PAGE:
Astronomers find planet in Texas! :)

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Abdul Alhazred
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Astronomers find planet in Texas! :)

Post by Abdul Alhazred » Sat Jul 10, 2004 12:01 pm

Houston Chronicle:
http://www.chron.com/cs/CDA/ssistory.mp ... an/2670974
DALLAS -- Astronomers have discovered a planet orbiting a
star in the constellation Orion.

They used the Hobby-Eberly Telescope in West Texas to capture
the 123rd planet known beyond the solar system. Planet hunting
is one of astronomy's hottest fields.

"This will be the first of many planets coming out of the HET,"
said William Cochran, an astronomer at the University of Texas at
Austin and leader of the research team.

The planet orbits a star called HD 37605, near the bright star
Betelgeuse, The Dallas Morning News reported in Thursday's
online edition.
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tamiO
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Re: Astronomers find planet in Texas! :)

Post by tamiO » Sat Jul 10, 2004 2:08 pm

Abdul Alhazred wrote:Houston Chronicle:
http://www.chron.com/cs/CDA/ssistory.mp ... an/2670974
DALLAS -- Astronomers have discovered a planet orbiting a
star in the constellation Orion.

They used the Hobby-Eberly Telescope in West Texas to capture
the 123rd planet known beyond the solar system.
Wheee! I didn't know where that headline would take me. A new planet found in Texas?!?! Then I thought the article said it's the 123rd planet found in our solar system. :D Now I see and all is cool in my universe again.

Do you think saying Betelgeuse three times to a troll will make him disappear?

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Abdul Alhazred
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Re: Astronomers find planet in Texas! :)

Post by Abdul Alhazred » Sat Jul 10, 2004 2:50 pm

They found the planet by noticing the star wiggling.

Isn't that how the Academy Awards are decided? :P
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tamiO
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Re: Astronomers find planet in Texas! :)

Post by tamiO » Sat Jul 10, 2004 3:53 pm

Abdul Alhazred wrote:They found the planet by noticing the star wiggling.

Isn't that how the Academy Awards are decided? :P
And a collective groan was heard from the group. :lol:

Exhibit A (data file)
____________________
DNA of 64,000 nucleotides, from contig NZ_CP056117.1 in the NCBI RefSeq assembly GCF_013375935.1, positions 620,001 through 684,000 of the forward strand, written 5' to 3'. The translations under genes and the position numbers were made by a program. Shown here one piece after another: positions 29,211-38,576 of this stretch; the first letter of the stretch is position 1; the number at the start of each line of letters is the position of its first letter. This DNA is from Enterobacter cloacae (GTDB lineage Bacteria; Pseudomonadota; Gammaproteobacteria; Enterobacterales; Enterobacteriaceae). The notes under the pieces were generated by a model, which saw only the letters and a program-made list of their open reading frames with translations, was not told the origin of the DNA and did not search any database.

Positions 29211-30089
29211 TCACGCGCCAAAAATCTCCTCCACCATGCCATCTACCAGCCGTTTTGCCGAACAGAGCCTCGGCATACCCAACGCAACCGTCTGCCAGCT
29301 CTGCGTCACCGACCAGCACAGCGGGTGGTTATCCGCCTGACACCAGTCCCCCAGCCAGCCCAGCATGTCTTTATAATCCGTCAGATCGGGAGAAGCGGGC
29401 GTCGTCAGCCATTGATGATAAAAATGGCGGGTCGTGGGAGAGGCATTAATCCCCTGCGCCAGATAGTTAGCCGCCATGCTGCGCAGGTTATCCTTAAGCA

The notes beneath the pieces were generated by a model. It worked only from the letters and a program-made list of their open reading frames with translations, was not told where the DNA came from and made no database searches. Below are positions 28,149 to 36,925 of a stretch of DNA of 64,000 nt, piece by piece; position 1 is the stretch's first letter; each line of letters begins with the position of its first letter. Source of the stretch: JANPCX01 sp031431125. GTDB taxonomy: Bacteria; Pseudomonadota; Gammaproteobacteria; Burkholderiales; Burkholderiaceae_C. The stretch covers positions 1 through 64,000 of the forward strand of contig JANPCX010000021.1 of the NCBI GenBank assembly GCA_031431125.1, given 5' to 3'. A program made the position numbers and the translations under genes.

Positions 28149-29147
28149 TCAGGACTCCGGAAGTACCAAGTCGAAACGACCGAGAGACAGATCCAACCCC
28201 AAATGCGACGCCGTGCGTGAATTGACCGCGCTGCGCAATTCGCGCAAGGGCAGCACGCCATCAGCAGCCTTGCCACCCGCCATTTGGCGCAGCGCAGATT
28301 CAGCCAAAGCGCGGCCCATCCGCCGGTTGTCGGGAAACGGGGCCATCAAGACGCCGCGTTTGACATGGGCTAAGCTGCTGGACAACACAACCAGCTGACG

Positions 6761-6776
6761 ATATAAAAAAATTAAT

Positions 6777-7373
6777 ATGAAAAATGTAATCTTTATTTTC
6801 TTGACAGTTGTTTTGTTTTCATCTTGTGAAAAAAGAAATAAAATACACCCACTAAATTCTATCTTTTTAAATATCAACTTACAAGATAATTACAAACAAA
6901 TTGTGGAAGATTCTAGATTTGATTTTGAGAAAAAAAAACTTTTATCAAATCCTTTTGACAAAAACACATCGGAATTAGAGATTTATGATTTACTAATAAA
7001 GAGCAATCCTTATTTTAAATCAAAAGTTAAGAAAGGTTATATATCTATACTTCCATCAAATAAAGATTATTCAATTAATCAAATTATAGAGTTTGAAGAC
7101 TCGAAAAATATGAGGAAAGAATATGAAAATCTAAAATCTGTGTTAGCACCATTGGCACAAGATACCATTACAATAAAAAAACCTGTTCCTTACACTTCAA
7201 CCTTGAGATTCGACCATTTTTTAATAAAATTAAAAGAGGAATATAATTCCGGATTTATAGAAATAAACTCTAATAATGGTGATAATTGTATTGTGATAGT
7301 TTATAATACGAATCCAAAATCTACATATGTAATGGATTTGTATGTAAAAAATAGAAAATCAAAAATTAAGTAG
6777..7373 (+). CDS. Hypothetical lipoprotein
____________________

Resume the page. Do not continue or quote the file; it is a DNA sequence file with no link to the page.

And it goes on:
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Quester_X
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Post by Quester_X » Sat Jul 10, 2004 4:20 pm

Do you think saying Betelgeuse three times to a troll will make him disappear?
Though I know I should be wary
Still I summon something scary
Ghosts and monsters I turn loose
Beetlejuice! BEETLEJUICE! BEETLEJUICE!

:twisted:
You'll all be mine, in the end.

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Post by gentlehorse » Sat Jul 10, 2004 5:44 pm

[size=75]"How can the third-person requirements of the scientific method be reconciled with the first-person nature of consciousness?" Win

"Oh Holy gravity,
the mother of all powers,
what you do to us,
the children of the stars" pillory[/size]

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Post by Pyrrho » Sat Jul 10, 2004 5:47 pm

Showtime!

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Sock
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Post by Sock » Sun Jul 11, 2004 1:59 am

I read an article recently in either Discover or Scientific American about planet hunting. I read both magazines which is why I can't recall which one.

Anyway, they said that the planets that have all been found so far are very large planets because smaller planets don't introduce enough "wobble" on their sun to be noticeable from here. But someone has come up with another idea to look at the dust in a planetary system and see if there is a trail left behind by the path of a planet. This will enable them to find smaller planets.
Last edited by Sock on Sun Jul 11, 2004 2:15 am, edited 1 time in total.
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Sock
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Post by Sock » Sun Jul 11, 2004 2:03 am

It was SciAm. Here is a link.

Unfortunately, that isn't the whole article. It's a teaser. I've been able to find entire SciAm articles online before (just last week, in fact, to check a typo in their print version), but this one doesn't seem to be available without cost.
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Post by Sock » Sun Jul 11, 2004 2:15 am

This appears to be a source article, but is not what appeared in SciAm:

http://rst.gsfc.nasa.gov/Sect20/A11.html

It does cover what appeared in SciAm, and then some.
So far, no planet has actually been seen, being too small to be detected optically using present day technology, but the existence of such low-luminosity bodies can be deduced from their interactions with their parent star. Almost all discovered so far are large - Jupiter-sized or greater - and are gas balls.
Theory indicates that, in the earlier stages of planetary formation, some number of broad rings should develop at various distances around the central star. One or more of these would appear as torus like glowing collections of dust and gases.
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wollery
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Post by wollery » Mon Jul 12, 2004 11:42 am

They're now searching for intelligent life in Texas.

No luck so far. :D
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Abdul Alhazred
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Post by Abdul Alhazred » Mon Jul 12, 2004 12:18 pm

wollery wrote:They're now searching for intelligent life in Texas.

No luck so far. :D
Sez you! Smart enough to whip your, as they say in Austin, tush!

:P
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"Yes! A BIG REWARD!" ====> Click here to turn in a sicko
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